Super weeds 'run rampant in fields near GM crops'.
GM crops have failed to deliver higher food yields but have created dangerous super weeds, a report warns. Health and conservation groups from Africa, Asia and Latin America say that the fast-growing weeds smother other crops planted in fields near where GM crops have been grown.
Read article in the Daily Mail (UK)
Friday, 28 October 2011
Super weeds 'run rampant in fields near GM crops'.
Thursday, 27 October 2011
"The 13-year study tracked more than 150,000 Americans between the ages of 55 and 74 and found those who had four annual chest X-ray screenings were just as likely to die of lung cancer as those who didn't get screened. Whether they smoked didn't matter. Screening refers to routine tests in people without symptoms. Doctors still support chest X-rays for diagnosing people with lung cancer symptoms, including coughing up blood and a persistent cough."
Wednesday, 26 October 2011
Saturday, 22 October 2011
Well, give him his due, Evan Davis really homed in, again and again, on the key outrage of the rôle of the bankers in the worldwide financial woes of recent years - namely their lack of accountability. Try as he might, however, and despite his repeatedly drawing attention to the great suffering endured by so many innocent people who were taken for a ride by being allowed/persuaded/conned to borrow money they could not pay back, he could not obtain much sympathy/understanding for the victims. He pointed out that 'Heads we win, tails you (i.e. the taxpayers) lose' was not right or fair, but it was largely a dialogue with the deaf. He was informed that it was a matter of 'Caveat Emptor!' (Let the buyer beware!') and if people were stupid enough to fall for dodgy deals, they must take the consequences.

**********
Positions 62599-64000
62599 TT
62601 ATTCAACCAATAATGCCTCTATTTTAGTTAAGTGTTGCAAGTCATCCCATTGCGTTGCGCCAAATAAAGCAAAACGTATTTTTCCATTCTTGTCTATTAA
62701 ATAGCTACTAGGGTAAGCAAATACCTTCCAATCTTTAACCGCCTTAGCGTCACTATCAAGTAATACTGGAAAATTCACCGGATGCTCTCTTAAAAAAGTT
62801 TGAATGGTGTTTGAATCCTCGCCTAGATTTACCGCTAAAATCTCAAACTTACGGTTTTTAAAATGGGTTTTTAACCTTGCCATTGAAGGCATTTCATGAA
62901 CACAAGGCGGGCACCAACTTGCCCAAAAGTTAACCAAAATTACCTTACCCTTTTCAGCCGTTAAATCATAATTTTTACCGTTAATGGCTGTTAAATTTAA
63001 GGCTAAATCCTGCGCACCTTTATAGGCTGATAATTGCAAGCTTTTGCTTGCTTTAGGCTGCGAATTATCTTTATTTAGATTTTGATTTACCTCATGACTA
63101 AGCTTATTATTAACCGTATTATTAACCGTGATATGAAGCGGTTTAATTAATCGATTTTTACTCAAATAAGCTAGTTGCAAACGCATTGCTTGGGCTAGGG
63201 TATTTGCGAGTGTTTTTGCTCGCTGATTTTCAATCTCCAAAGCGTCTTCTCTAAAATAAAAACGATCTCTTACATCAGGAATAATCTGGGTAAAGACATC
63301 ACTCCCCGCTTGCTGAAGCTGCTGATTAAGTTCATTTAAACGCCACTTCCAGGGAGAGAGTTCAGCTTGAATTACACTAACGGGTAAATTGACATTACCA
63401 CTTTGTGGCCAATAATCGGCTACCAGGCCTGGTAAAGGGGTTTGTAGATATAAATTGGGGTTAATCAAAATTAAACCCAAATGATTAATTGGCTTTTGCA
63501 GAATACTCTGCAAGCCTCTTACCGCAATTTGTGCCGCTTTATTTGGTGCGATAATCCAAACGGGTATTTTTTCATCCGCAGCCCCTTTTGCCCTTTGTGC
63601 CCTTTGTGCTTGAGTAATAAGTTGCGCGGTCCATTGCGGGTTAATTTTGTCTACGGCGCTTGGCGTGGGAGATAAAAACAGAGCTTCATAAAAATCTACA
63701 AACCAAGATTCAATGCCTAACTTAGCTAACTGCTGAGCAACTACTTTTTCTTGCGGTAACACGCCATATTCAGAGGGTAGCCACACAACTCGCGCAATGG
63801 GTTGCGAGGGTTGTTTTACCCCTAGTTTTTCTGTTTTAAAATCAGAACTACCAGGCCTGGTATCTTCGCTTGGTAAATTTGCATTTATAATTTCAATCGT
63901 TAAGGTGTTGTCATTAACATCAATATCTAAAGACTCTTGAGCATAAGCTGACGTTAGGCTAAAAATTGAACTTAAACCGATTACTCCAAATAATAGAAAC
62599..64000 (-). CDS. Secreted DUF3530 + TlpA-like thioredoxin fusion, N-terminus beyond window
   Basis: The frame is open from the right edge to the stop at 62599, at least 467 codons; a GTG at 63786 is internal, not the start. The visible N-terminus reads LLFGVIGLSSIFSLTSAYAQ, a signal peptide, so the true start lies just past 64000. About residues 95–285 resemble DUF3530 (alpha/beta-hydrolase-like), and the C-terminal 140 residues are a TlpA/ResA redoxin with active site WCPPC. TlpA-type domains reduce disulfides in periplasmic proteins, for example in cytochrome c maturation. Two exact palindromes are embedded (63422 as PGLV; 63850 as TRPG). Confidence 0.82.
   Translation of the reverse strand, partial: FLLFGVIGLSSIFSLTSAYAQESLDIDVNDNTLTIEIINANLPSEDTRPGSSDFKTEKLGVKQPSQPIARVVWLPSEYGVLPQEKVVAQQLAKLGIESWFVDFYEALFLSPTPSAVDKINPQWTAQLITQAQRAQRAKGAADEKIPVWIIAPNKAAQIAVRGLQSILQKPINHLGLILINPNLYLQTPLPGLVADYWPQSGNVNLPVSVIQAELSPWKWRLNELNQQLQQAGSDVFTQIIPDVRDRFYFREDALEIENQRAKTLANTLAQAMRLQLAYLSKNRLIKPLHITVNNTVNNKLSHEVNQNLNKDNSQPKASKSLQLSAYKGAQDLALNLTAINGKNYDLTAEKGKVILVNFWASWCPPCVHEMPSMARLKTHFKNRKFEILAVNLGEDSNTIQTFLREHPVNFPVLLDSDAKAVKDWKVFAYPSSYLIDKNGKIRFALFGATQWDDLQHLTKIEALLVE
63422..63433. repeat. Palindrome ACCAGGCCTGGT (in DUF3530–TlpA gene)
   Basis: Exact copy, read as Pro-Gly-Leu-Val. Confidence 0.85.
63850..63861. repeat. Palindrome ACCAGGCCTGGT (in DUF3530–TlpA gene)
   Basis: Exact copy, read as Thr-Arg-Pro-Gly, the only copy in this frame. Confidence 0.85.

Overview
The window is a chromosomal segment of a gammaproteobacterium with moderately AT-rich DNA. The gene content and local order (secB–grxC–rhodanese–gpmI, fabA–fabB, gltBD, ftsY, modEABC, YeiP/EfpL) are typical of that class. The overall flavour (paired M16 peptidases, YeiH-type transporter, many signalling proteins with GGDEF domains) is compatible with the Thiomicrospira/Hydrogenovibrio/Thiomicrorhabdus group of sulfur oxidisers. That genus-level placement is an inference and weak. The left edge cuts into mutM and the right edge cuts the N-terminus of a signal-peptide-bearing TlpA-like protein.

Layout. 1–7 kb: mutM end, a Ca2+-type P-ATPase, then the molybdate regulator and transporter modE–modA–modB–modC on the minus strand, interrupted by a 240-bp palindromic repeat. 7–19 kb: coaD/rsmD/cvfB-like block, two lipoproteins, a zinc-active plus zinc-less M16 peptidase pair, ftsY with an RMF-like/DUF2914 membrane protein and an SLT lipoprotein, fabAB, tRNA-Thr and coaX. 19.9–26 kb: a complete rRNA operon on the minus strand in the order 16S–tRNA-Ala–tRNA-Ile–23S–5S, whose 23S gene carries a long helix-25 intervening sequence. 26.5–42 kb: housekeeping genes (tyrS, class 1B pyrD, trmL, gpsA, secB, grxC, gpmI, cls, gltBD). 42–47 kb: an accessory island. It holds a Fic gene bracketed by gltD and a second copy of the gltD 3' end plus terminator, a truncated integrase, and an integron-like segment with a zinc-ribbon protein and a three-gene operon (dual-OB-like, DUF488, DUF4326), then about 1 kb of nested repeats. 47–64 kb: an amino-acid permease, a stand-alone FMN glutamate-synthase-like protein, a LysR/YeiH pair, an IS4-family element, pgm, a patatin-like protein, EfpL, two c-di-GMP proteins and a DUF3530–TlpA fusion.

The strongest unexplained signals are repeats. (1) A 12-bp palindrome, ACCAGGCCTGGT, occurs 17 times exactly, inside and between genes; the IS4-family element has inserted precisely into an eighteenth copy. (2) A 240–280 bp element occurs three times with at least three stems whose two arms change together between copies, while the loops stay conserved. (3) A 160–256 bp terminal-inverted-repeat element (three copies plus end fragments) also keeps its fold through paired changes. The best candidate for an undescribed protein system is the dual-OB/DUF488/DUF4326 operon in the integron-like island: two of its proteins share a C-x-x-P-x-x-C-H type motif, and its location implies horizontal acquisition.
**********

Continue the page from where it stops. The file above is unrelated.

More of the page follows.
Read article at pharmalot.com
See also Dr Briffa's recent article on conflicts of interest.
Thursday, 20 October 2011
Ex-president should be arrested, activists say
Lawyers Against War, the Canadian Centre for International Justice, and the Centre for Constitutional Rights have sent a letter to the attorney general of Canada urging him to open a criminal investigation against the former U.S. president for his administration’s alleged use of torture on detainees.
Read article at metronews.ca (Canada)
Tuesday, 18 October 2011
The Daily Mail reports that patients are being struck off GPs' lists just for daring to make a complaint
"In one case, an elderly woman and her husband were removed after she wrote to the practice manager to complain that receptionists did not answer the phone while she was trying to book an appointment for their seasonal flu jabs. In a telephone call the practice manager warned them he would ‘get you struck off for this’. Shortly afterwards they were removed from the surgery’s list."